3. A LIM-homeobox gene is required for differentiation of Wnt-expressing cells at the posterior end of the planarian body.

    PubMed

    Hayashi, Tetsutaro; Motoishi, Minako; Yazawa, Shigenobu; Itomi, Kazu; Tanegashima, Chiharu; Nishimura, Osamu; Agata, Kiyokazu; Tarui, Hiroshi

    2011-09-01

    Planarians have high regenerative ability, which is dependent on pluripotent adult somatic stem cells called neoblasts. Recently, canonical Wnt/β-catenin signaling was shown to be required for posterior specification, and Hedgehog signaling was shown to control anterior-posterior polarity via activation of the Djwnt1/P-1 gene at the posterior end of planarians. Thus, various signaling molecules play an important role in planarian stem cell regulation. However, the molecular mechanisms directly involved in stem cell differentiation have remained unclear. Here, we demonstrate that one of the planarian LIM-homeobox genes, Djislet, is required for the differentiation of Djwnt1/P-1-expressing cells from stem cells at the posterior end. RNA interference (RNAi)-treated planarians of Djislet [Djislet(RNAi)] show a tail-less phenotype. Thus, we speculated that Djislet might be involved in activation of the Wnt signaling pathway in the posterior blastema. When we carefully examined the expression pattern of Djwnt1/P-1 by quantitative real-time PCR during posterior regeneration, we found two phases of Djwnt1/P-1 expression: the first phase was detected in the differentiated cells in the old tissue in the early stage of regeneration and then a second phase was observed in the cells derived from stem cells in the posterior blastema. Interestingly, Djislet is expressed in stem cell-derived DjPiwiA- and Djwnt1/P-1-expressing cells, and Djislet(RNAi) only perturbed the second phase. Thus, we propose that Djislet might act to trigger the differentiation of cells expressing Djwnt1/P-1 from stem cells.

  4. Transcription of follicle-stimulating hormone subunit genes is modulated by porcine LIM homeobox transcription factors, LHX2 and LHX3

    PubMed Central

    YOSHIDA, Saishu; KATO, Takako; NISHIMURA, Naoto; KANNO, Naoko; CHEN, Mo; UEHARU, Hiroki; NISHIHARA, Hiroto; KATO, Yukio

    2016-01-01

    The LIM-homeobox transcription factors LHX2 and LHX3s (LHX3a and LHX3b) are thought to be involved in regulating the pituitary glycoprotein hormone subunit genes Cga and Fshβ. These two factors show considerable differences in their amino acid sequences for DNA binding and protein-protein interactions and in their vital function in pituitary development. Hence, we compared the DNA binding properties and transcriptional activities of Cga and Fshβ between LHX2 and LHX3s. A gel mobility shift assay for approximately 1.1 kb upstream of Cga and 2.0 kb upstream of Fshβ varied in binding profiles between LHX2 and LHX3s. DNase I footprinting revealed DNA binding sites in 8 regions of the Cga promoter for LHX2 and LHX3s with small differences in the binding range and strength. In the Fshβ promoter, 14 binding sites were identified for LHX2 and LHX3, respectively. There were alternative binding sites to either gene in addition to similar differences observed in the Cga promoter. The transcriptional activities of LHX2 and LHX3s according to a reporter assay showed cell-type dependent activity with repression in the pituitary gonadotrope lineage LβT2 cells and stimulation in Chinese hamster ovary lineage CHO cells. Reactivity of LHX2 and LHX3s was observed in all regions, and differences were observed in the 5'-upstream region of Fshβ. However, immunohistochemistry showed that LHX2 resides in a small number of gonadotropes in contrast to LHX3. Thus, LHX3 mainly controls Cga and Fshβ expression. PMID:26853788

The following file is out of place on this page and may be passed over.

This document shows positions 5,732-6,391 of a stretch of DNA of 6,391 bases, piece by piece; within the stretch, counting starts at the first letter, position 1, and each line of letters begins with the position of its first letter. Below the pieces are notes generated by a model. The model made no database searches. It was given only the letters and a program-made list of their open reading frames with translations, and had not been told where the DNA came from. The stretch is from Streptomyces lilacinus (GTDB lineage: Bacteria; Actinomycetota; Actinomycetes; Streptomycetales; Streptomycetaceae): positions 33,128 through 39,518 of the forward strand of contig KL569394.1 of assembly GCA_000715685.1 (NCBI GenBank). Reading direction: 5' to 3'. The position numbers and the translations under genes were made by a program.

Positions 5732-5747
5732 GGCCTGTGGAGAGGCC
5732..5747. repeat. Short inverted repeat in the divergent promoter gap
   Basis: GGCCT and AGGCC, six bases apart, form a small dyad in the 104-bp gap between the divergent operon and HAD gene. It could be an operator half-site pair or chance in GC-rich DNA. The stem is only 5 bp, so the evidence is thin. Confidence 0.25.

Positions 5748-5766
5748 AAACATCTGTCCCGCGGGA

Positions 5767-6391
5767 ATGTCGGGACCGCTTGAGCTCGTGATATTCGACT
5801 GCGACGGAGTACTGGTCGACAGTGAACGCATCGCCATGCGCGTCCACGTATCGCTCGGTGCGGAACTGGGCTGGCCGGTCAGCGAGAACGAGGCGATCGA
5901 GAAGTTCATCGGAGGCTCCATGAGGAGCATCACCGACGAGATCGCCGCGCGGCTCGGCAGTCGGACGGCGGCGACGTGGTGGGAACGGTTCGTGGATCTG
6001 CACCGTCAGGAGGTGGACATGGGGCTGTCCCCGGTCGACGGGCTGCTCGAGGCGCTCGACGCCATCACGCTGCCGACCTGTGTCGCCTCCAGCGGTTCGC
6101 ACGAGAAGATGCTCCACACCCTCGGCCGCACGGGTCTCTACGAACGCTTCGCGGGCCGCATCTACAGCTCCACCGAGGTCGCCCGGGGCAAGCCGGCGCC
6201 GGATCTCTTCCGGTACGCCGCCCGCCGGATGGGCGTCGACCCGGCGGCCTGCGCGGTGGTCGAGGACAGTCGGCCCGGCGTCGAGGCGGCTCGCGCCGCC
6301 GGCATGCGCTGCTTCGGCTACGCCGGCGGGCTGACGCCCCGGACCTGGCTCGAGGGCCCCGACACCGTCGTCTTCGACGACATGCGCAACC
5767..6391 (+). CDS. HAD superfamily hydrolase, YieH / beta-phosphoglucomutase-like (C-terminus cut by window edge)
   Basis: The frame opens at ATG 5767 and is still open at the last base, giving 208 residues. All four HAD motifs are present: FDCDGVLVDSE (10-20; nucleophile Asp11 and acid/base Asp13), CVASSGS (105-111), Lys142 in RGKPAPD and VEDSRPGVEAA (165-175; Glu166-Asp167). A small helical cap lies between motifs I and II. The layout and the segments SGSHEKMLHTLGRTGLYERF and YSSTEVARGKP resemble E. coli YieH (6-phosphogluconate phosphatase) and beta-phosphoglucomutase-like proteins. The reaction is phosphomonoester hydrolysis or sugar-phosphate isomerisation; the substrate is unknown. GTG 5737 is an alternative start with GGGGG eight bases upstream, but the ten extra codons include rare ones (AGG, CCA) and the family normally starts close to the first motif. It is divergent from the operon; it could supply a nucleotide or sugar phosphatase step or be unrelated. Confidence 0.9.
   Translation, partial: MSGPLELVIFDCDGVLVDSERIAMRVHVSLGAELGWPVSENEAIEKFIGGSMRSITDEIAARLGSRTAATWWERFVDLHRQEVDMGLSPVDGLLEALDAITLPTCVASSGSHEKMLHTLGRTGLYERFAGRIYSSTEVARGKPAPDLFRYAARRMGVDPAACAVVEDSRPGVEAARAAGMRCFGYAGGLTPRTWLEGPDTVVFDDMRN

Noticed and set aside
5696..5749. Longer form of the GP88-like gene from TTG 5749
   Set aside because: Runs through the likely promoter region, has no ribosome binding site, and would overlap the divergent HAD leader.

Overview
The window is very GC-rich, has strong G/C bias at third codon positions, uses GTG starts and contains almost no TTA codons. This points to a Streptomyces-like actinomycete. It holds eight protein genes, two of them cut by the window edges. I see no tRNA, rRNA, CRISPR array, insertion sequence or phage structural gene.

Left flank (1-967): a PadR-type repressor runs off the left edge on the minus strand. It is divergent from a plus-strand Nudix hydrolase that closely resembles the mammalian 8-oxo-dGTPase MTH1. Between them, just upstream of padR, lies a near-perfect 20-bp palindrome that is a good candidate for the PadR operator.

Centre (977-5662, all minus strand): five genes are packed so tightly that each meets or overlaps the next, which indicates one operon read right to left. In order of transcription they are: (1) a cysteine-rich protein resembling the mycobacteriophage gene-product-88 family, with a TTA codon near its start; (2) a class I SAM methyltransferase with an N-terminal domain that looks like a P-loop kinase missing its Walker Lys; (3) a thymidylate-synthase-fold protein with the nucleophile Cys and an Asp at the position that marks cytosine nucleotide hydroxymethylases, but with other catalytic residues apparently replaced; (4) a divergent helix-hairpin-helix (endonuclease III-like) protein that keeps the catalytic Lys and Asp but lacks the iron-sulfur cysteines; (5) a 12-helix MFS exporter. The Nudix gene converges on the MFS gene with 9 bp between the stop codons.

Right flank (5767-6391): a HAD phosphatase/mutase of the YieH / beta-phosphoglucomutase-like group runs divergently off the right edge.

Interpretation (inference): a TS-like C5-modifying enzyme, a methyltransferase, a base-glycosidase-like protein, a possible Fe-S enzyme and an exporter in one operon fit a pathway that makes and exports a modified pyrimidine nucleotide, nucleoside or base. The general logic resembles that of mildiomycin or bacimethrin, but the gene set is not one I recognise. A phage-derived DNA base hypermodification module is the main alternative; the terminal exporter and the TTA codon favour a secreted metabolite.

5. Ectoderm from various regions of the developing chick limb bud differentially regulates the expression of the chicken homeobox-containing genes GHox-7 and GHox-8 by limb mesenchymal cells.

    PubMed

    Coelho, C N; Upholt, W B; Kosher, R A

    1993-03-01

    The apical ectodermal ridge expresses high amounts of the homeobox gene GHox-8 when placed upon dissociated limb mesenchymal cells in culture and induces high expression of GHox-7, but only low expression of GHox-8, in the underlying mesenchymal cells. Ectoderm from the proximal anterior border of the limb induces high expression of both GHox-7 and GHox-8, while ectoderm from the proximal posterior border does not induce expression of either gene. Thus, ectoderm in various regions of the limb bud has distinct regulatory activities and may be involved in controlling the regionally specific expression of GHox-7 and GHox-8 in the mesoderm.

  6. Altered expression of the chicken homeobox-containing genes GHox-7 and GHox-8 in the limb buds of limbless mutant chick embryos.

    PubMed

    Coelho, C N; Krabbenhoft, K M; Upholt, W B; Fallon, J F; Kosher, R A

    1991-12-01